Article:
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UPDATED 10.25.19

Aging Well in the Gorge November 13th 2019


Last week the Center with the support of the Jessie F. Richardson Foundation celebrated the “Wasco County Ageless Awards” recognizing the contributions of older adults over seventy five and their importance in our communities. The four deserving honorees were: Lucille Petersen, Bill Hamilton, Prudence Amick and Terry Stoddard. But I’m sure you know of others who are respected and admired for their contributions whether large or small. They don’t give their time for the recognition, but why not tell them thank-you when you see them next.

It is important to honor individuals over seventy-five because it highlights the value of older adults in our youth oriented society. From conversations I’ve had at the Center, I’ve learned many folks feel they are treated as if they are invisible: ideas ignored, opinions dismissed and skills unappreciated. The attention they do receive may be well intentioned and often appreciated, but can be patronizing, “Let me take those groceries out for you.” By many, older adults are viewed as a burden and not the asset they are or can be.

Sometimes we buy into that belief ourselves becoming less confident and engaged and feeling there isn’t anything we can do. But as Lucille Petersen told me, even with her diminished eyesight she will continue to help in any way she can because “I’m old but I’m not dead!”.

Thank goodness because today it is harder to find individuals to volunteer. People are working longer, traveling more and enjoying their own personal pursuits. And at the same time, many services once funded by the government have been transferred to non-profits - knowing they will need to raise more money and attract more volunteers to operate.

The need is greater than ever, and it is critical for individuals to step forward - no matter their age – for the health of our communities. It was an honor to recognize Lucille, Bill, Prudence and Terry who have stepped forward, and shown they are not invisible by making a difference in people’s lives.

The Dalles Community Thanksgiving Dinner at St. Mary’s Academy has become an annual tradition but as you can imagine it takes a lot of work and can’t happen without volunteers. Salvation Army is once again organizing the dinner and is looking for volunteers. There are plenty of opportunities to get involved: set up and prep from 8:00 am to 12:00 pm; serving and delivery from 11:00 am to 3:00 pm; and clean up from 2:00 pm to 4:00 pm. It is preferred that you sign up by going to the Salvation Army’s website http://thedalles.salvationarmy.org/. Or if you would rather, you can call 541-296-6417.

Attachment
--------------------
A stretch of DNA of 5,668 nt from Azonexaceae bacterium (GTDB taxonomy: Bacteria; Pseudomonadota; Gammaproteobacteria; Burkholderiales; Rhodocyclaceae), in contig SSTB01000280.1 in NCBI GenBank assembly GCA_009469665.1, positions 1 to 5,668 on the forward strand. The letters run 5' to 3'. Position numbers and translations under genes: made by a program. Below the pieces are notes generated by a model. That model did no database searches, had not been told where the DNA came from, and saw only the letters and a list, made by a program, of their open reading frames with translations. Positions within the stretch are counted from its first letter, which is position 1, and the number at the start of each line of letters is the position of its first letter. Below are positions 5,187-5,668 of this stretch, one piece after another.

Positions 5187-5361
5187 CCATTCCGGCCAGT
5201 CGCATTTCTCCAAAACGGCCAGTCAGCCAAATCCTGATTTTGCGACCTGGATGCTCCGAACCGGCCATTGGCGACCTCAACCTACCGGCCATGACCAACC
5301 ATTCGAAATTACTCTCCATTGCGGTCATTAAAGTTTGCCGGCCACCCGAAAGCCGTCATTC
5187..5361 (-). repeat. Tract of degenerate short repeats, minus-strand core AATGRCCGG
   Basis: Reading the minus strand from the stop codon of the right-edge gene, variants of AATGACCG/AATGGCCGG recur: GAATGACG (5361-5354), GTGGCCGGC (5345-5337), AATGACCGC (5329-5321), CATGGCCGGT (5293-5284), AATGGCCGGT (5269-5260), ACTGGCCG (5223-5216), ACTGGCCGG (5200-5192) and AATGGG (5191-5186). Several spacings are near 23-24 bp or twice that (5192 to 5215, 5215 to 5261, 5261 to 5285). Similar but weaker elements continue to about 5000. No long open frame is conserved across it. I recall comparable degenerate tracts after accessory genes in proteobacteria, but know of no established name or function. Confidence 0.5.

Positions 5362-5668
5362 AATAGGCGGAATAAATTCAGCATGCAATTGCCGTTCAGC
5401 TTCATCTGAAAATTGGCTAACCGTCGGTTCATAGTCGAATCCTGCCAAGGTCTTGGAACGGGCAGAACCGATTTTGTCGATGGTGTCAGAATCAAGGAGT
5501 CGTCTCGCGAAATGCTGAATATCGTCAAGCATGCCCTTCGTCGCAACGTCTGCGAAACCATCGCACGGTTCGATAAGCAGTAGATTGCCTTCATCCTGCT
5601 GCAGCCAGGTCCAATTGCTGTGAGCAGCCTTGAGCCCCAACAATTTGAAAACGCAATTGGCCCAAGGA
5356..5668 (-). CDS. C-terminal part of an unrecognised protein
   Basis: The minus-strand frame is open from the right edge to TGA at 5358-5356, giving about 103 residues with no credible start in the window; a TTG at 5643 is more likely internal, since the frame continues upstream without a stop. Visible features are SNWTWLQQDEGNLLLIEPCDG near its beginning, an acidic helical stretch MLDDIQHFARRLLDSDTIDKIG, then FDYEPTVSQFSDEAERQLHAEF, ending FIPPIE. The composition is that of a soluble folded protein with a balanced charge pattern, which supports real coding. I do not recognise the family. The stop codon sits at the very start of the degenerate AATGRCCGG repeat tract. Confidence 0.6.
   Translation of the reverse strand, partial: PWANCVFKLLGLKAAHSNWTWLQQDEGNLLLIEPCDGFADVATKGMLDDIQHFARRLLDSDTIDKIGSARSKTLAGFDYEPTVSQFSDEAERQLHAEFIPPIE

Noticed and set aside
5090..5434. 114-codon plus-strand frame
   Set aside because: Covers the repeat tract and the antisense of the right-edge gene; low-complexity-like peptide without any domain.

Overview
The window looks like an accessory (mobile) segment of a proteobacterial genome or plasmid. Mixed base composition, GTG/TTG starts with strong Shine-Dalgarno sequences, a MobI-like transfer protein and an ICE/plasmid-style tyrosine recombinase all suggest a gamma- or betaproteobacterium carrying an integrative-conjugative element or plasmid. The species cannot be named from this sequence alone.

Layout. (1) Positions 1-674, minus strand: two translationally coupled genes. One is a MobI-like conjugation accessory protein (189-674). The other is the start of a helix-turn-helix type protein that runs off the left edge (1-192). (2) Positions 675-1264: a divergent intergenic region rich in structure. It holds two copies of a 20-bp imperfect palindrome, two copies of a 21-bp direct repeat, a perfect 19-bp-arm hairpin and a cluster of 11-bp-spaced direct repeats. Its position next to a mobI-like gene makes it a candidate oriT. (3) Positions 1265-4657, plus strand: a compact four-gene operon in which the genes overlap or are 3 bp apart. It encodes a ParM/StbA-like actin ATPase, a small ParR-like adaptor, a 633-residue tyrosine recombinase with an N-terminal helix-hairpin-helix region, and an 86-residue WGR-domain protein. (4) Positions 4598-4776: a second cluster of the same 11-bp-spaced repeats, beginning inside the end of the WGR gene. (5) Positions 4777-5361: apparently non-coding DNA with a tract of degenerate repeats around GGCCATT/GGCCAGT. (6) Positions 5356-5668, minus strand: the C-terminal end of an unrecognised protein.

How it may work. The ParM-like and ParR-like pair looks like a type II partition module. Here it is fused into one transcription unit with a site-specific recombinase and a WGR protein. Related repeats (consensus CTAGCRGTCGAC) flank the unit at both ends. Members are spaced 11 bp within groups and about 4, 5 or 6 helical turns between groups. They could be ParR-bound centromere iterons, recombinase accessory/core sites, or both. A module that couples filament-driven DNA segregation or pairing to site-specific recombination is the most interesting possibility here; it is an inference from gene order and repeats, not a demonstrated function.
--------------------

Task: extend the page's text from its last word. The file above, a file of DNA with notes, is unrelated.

Holiday season is upon us. How can you tell? The holiday bazaars have already started - and there are many more to come. The Center will be hosting its Holiday Bazaar on November 23rd from 9:00 – 3:00. The date may sound familiar because it’s the same day as the St. Peter's 41st Annual Holiday Bazaar at St. Mary’s. Then a week later is the Mosier Holiday Fair on November 30th and December 1st from 10:00 – 4:00 each day. It is a benefit for the Mosier Community School with over 50 artisan vendors in the event's 40th year. Admission is $2 per person plus 1 non-perishable food item, and children under 12 are free.

The name of the musical group that recorded the #1 song “Flowers on the Wall” and named themselves after a brand of facial tissue they noticed in a hotel room was the Statler Brothers. I received correct answers from Cheri Brent, Barbara Cadwell, Jess Birge, Delores Schrader, Rhonda Spies and this week’s winner of a quilt raffle ticket Bobetta Stewart.

There are many expressions we seldom hear any more: “Heavens to mergatroyd”, “Well, I’ll be a monkey’s uncle” and “Sounds like a broken record”; as well as words: “moxie”, “swell” and my favorite “fiddlesticks”.    

For this week’s “Remember When” question complete the following expression used to describe someone very young. “I have known him since he was knee high to a _____”. Email your answer to mcseniorcenter@gmail.com, leave a message at 541-296-4788 mail it with a picture of David Carradine's character in the 1970s TV drama "Kung Fu.".

Well, it’s been another week, keeping one foot in the past and two in the future. Until we meet again, be kind – you don’t know what burden the person is carrying.

Commandment #5 for growing older, “The biggest lie you tell yourself is, "I don't need to write that down. I'll remember it."

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